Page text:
Imam Feisal Abdul Rauf compares religious extremism to grasping the steering wheel too tightly: It does not make you drive any better. It does not perfect your faith.
Rauf, once criticized for his plans to establish a Muslim community center and prayer space derisively dubbed the “ground zero mosque” near the World Trade Center site in New York, lectures and writes about the relationship between Muslims and the West.
He spoke to the Globe ahead of a talk planned for Thursday at Glastonbury Abbey in Hingham. Rauf is scheduled to appear at 7:15 p.m. in the conference center as part of the abbey’s 15th annual “Listening to Other Voices” lecture series.
What is often framed as a conflict between Muslims and the West, he said, is better understood as a conflict between extremism and moderates of all faiths.
“It is the extremists who are our common enemy,” he said.
Although most people are moderates, moderation has a branding problem, he said. Some people think the term implies a lack of conviction or faith. He instead sees moderation as a necessary balance.
“The perfection of faith lies in the optimum balance,” he said.
The theme of this season’s lecture series is “profiles in spiritual courage.” Loretta McCabe, a member of the lecture committee, said Rauf has persevered through public criticism as he seeks to promote interfaith understanding.
“He fits our profile in spiritual courage,” she said. “He’s a major figure in our times, at a time when extremism is what we hear and feel and are in the middle of, all the time.”
Rauf founded the Cordoba Initiative, an organization that aims to improve Muslim-West relations, in 2004. He is no longer affiliated with the project that stirred such controversy in lower Manhattan, due to what he called “a difference of vision” with Sharif El-Gamal, the developer who controls the real estate, but he still hopes to establish community centers, modeled after YMCAs and Jewish Community Centers, that would be open to people of all faiths.
Similar to how the YMCA has shaped American Christian identity beyond the parochial and forged a sense of community with people who are not Christian, he said, the Muslim-led centers would be a place for people to take classes and get to know one another. Rauf calls the idea Cordoba House, the name originally used for the Manhattan center, which has since been renamed Park51.
Hayes Shea, a spokeswoman for Glastonbury Abbey, said the lecture committee invited Rauf with full knowledge of past controversies surrounding him, including a 2010 lawsuit filed by the city of Union City, N.J., alleging he failed to address city orders and tenant complaints related to two apartment buildings he owned. New Jersey newspapers reported that a judge placed one building into temporary custodial receivership to ensure repairs were completed.
Asked about the issue, Rauf said that the accusations were politically motivated, that there was no attempt to do anything illegal, and that he has sold the buildings to focus on his work.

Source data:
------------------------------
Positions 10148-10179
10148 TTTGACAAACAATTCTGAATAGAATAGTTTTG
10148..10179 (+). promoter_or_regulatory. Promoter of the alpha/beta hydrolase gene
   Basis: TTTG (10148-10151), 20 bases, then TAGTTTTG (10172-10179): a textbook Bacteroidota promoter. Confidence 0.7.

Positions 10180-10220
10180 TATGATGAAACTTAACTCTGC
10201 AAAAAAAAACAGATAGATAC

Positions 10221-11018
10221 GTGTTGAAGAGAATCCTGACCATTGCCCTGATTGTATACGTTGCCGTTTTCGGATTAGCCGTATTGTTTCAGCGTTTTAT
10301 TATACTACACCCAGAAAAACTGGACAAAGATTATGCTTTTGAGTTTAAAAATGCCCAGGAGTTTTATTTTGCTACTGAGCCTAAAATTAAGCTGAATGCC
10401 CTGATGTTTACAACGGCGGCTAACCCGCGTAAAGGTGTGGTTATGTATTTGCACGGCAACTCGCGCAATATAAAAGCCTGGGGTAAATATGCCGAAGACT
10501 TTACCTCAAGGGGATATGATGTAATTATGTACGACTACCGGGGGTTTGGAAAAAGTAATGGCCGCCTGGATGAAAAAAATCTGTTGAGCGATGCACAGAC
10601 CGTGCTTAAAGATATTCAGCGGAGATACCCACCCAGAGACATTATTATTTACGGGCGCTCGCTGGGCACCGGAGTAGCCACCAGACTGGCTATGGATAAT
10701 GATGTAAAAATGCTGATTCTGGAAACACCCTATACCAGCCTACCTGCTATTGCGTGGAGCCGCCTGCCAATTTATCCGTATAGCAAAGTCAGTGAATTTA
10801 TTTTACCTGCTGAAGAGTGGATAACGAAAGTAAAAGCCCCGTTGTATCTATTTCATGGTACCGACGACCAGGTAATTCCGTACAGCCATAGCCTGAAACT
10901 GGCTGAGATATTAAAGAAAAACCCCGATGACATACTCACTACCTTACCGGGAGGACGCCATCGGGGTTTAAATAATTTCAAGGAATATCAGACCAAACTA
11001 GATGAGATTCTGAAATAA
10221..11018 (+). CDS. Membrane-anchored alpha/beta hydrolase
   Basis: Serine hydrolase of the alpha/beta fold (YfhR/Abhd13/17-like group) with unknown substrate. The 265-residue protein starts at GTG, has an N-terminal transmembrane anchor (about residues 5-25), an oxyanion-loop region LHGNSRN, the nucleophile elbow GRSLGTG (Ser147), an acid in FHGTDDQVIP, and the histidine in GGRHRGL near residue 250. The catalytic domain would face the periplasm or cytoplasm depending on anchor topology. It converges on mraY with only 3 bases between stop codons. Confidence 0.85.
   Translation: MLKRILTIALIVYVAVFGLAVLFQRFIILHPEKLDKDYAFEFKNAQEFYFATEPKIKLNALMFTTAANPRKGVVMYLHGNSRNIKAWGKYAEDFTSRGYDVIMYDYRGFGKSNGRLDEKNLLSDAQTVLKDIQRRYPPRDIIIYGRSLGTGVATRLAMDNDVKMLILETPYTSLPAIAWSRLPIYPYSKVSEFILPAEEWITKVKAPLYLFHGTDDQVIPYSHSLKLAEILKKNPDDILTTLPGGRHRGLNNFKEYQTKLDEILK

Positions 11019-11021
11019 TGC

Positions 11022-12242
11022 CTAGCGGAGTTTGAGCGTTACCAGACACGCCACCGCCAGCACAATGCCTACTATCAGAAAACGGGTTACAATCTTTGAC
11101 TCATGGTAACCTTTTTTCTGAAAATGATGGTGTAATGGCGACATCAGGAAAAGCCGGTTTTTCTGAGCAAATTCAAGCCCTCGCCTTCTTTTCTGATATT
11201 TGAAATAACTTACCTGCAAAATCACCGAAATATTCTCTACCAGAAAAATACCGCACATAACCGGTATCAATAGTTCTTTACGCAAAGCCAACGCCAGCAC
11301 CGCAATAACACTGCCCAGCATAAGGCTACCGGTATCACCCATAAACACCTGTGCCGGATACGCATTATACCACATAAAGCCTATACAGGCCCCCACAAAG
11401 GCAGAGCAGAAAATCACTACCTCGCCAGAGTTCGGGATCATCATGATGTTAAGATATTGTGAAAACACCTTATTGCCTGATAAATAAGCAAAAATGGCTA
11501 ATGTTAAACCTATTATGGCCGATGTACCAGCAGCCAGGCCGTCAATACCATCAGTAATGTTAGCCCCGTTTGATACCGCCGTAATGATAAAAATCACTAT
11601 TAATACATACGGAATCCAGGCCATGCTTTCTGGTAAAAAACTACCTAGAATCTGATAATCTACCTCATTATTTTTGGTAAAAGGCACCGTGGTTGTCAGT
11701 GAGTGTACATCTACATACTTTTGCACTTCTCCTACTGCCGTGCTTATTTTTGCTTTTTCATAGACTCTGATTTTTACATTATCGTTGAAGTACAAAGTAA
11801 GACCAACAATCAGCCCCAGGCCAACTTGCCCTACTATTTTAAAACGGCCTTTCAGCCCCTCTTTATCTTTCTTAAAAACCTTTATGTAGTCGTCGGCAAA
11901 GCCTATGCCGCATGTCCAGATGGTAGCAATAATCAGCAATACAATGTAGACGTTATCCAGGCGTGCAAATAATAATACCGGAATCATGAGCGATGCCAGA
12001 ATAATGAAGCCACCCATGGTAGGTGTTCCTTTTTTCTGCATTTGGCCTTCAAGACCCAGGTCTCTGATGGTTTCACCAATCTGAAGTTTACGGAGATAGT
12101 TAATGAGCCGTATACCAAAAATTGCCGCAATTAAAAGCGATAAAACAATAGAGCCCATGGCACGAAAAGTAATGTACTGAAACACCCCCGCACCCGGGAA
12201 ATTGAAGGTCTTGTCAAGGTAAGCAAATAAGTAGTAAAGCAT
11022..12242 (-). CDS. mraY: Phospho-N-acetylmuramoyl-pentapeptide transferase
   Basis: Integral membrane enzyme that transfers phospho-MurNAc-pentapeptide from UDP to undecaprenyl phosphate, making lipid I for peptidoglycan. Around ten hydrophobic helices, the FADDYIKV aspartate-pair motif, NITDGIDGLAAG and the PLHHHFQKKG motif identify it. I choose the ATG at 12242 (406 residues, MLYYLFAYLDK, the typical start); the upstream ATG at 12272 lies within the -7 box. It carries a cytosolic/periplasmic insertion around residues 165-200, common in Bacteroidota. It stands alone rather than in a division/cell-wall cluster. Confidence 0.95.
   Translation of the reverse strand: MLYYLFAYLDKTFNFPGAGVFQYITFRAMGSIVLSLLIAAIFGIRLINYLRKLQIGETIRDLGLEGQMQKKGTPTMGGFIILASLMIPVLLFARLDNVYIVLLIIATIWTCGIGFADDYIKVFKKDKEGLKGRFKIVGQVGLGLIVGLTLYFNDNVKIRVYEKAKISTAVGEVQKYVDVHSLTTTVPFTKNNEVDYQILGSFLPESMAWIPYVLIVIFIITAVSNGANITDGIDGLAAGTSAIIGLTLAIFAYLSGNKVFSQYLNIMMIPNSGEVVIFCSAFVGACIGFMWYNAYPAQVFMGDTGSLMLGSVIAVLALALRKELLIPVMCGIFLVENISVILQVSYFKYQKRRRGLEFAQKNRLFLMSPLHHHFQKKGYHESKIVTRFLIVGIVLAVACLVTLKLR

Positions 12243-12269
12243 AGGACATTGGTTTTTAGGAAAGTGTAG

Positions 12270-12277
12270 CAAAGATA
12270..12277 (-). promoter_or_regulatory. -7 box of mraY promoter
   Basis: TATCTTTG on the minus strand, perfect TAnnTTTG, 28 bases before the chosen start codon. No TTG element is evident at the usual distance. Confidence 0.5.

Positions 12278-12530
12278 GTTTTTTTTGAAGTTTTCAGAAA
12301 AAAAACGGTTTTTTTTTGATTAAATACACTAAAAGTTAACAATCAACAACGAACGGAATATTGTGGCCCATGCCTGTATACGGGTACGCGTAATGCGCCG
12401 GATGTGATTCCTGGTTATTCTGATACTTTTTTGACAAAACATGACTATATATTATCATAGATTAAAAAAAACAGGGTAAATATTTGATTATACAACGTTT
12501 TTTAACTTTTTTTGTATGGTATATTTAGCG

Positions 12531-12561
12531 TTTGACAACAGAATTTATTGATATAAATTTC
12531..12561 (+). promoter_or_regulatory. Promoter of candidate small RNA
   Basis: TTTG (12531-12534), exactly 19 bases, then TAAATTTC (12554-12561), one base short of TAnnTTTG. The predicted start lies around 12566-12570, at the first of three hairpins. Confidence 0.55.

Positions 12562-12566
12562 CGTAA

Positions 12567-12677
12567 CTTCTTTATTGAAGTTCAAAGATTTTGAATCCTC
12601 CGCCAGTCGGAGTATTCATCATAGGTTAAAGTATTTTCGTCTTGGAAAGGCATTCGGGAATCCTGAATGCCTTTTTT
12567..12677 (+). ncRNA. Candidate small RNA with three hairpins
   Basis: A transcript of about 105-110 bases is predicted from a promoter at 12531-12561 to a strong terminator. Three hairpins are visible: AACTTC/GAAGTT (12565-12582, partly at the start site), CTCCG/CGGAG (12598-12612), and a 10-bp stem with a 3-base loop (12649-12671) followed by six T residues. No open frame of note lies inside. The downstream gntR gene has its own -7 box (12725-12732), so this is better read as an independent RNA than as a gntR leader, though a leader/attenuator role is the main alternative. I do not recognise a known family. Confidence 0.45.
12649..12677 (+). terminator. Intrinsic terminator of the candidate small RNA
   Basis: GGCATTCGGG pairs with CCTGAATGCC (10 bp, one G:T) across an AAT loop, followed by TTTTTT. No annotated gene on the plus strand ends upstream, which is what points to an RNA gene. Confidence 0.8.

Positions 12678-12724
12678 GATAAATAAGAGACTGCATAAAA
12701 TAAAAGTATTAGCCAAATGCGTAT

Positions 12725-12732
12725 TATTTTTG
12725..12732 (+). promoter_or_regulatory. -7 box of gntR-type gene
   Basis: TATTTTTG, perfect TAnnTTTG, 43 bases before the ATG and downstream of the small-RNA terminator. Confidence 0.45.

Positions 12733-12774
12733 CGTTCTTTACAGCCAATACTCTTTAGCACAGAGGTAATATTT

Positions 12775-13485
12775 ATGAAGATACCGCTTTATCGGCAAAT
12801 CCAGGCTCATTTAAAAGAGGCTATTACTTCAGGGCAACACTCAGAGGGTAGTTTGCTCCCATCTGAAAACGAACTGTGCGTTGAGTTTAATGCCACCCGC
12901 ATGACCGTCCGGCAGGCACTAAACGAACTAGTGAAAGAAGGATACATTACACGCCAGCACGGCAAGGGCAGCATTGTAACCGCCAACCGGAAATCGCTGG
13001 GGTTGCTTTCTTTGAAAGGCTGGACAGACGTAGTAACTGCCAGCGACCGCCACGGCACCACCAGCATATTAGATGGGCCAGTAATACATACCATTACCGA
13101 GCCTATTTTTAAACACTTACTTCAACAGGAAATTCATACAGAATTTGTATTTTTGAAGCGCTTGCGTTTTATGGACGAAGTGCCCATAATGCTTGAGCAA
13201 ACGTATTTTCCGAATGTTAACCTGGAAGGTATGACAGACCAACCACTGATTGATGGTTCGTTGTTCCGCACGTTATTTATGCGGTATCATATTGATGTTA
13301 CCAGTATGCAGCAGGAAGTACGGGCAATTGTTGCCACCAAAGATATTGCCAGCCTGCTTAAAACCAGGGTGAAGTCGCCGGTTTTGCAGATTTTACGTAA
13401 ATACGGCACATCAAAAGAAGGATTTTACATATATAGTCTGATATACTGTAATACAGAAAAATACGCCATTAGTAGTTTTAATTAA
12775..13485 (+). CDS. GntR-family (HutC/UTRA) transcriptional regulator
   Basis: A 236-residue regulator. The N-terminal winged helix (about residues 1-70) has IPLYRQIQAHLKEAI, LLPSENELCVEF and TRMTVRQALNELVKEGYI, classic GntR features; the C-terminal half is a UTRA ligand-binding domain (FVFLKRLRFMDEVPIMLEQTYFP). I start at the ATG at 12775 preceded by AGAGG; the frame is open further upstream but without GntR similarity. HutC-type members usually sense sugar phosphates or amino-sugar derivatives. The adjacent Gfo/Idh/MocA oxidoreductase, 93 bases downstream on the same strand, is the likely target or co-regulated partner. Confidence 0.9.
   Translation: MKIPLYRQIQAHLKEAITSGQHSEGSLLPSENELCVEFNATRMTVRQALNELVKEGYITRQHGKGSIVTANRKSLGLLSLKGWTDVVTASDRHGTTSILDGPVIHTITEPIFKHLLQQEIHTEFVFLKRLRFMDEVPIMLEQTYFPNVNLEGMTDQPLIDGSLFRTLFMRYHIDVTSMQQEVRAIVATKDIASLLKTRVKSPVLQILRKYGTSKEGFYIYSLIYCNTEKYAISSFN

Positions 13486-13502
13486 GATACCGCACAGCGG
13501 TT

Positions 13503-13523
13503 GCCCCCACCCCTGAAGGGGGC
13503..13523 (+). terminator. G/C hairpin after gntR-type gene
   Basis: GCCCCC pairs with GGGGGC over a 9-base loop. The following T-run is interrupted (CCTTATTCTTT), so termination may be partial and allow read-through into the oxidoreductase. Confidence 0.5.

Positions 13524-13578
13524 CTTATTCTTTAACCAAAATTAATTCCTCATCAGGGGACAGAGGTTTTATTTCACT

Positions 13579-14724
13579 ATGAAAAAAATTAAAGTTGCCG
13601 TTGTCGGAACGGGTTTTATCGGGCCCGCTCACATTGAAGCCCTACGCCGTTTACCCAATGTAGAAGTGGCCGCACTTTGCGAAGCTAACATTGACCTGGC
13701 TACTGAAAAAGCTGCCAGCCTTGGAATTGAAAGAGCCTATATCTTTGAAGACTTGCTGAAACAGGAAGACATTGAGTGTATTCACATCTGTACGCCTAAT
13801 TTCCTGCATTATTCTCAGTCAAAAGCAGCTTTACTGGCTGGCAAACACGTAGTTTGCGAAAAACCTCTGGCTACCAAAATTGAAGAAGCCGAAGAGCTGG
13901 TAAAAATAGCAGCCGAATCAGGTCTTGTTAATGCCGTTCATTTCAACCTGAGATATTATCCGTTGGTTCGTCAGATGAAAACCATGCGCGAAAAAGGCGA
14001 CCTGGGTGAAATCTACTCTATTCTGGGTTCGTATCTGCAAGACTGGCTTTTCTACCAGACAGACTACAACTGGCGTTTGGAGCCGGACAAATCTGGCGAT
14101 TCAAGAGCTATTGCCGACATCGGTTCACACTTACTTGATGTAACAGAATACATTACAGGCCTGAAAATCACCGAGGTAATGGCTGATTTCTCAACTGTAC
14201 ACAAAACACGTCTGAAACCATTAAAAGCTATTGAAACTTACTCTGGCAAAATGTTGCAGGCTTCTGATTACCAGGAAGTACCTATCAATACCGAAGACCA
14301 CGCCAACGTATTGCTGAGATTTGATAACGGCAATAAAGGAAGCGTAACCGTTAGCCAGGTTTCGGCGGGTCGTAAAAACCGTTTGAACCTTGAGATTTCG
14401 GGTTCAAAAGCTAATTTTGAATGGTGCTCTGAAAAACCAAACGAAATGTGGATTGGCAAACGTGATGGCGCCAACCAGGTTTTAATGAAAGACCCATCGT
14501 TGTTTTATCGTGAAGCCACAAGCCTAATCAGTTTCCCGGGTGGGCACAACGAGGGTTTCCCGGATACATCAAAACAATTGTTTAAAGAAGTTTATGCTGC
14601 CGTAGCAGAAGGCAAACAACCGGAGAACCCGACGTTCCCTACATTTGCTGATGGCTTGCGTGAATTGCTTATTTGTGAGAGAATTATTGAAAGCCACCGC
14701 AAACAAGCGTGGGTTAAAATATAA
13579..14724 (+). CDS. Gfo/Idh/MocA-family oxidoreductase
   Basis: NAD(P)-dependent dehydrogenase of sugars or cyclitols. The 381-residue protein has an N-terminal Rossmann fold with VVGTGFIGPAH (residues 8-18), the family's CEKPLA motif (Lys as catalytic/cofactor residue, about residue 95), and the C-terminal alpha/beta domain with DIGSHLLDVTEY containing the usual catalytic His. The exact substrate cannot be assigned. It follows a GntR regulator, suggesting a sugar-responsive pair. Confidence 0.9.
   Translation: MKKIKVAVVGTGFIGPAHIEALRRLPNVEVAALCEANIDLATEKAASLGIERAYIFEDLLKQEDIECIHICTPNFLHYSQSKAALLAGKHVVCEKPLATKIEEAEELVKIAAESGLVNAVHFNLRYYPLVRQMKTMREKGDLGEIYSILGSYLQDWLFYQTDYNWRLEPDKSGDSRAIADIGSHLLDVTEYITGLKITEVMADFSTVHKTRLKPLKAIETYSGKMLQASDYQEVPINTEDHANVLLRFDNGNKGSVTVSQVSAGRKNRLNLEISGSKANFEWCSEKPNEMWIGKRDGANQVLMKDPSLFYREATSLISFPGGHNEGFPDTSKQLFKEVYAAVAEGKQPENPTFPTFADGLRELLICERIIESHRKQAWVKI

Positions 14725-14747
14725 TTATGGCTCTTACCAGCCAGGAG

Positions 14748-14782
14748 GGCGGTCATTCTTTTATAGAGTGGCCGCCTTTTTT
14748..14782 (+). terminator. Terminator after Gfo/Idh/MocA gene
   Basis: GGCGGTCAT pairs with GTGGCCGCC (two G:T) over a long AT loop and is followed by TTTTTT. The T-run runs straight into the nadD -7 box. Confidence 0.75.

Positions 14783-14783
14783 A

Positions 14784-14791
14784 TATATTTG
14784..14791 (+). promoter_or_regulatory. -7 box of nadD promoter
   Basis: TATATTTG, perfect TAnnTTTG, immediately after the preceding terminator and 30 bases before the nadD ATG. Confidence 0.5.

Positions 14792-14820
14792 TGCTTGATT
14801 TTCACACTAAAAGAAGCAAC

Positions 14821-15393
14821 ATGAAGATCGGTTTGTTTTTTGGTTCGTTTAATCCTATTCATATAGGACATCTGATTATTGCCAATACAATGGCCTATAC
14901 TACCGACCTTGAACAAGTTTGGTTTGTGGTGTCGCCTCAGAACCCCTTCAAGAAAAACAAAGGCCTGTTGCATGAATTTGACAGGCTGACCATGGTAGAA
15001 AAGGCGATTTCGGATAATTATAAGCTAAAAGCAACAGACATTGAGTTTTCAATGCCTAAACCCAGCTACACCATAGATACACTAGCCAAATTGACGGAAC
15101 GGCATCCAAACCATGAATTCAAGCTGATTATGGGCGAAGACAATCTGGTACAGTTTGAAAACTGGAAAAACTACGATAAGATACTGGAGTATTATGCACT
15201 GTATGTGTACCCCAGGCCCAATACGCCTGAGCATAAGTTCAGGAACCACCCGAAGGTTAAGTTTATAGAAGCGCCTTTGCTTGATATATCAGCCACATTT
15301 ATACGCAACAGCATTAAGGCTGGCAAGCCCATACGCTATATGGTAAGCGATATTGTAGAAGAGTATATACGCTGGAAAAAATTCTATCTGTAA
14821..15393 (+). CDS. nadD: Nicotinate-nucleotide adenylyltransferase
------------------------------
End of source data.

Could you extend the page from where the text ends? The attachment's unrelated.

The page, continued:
Rauf was born in Kuwait to parents of Egyptian descent. He said his father was an imam and religious scholar who traveled during Rauf’s youth and became the first rector of the International Islamic University Malaysia. The younger Rauf was educated in Egypt, England, and Malaysia before coming to the United States. Following Islamic study and mentoring from his father, he was appointed imam, or leader of prayer, of the Masjid al-Farah mosque in Manhattan.
According to a biography on the Cordoba Initiative website, he holds a bachelor’s degree in physics from Columbia University in New York and a master’s degree in plasma physics from Stevens Institute of Technology in New Jersey.
Rauf’s latest book, “Moving the Mountain: A New Vision of Islam in America,” recalls how his parents were taken hostage at the Islamic Center in Washington, D.C., in 1977, when armed Hanafi Muslims held more than 130 people hostage in three locations. He was 28, working at a filtration equipment company in New Jersey.
The most shocking part, he said in the book, was that the hostage-takers were Muslims. The experience brought the dangers of extremism into very personal focus.
According to the Cordoba Initiative, Rauf cofounded the American Society for Muslim Advancement and has won numerous awards for his interfaith work, including from the Interfaith Center of New York. He was named one of Time magazine’s 100 most influential people in 2011 and one of Foreign Policy magazine’s top 100 global thinkers in 2010.
The final speaker in this season’s series, set for April 10, is Richard Lopez, a retired Texas prison chaplain known for his ministry to prisoners on death row.
The talks are free and open to the public, and all are welcome, Shea said. Rauf’s lecture will be followed by a question-and-answer period.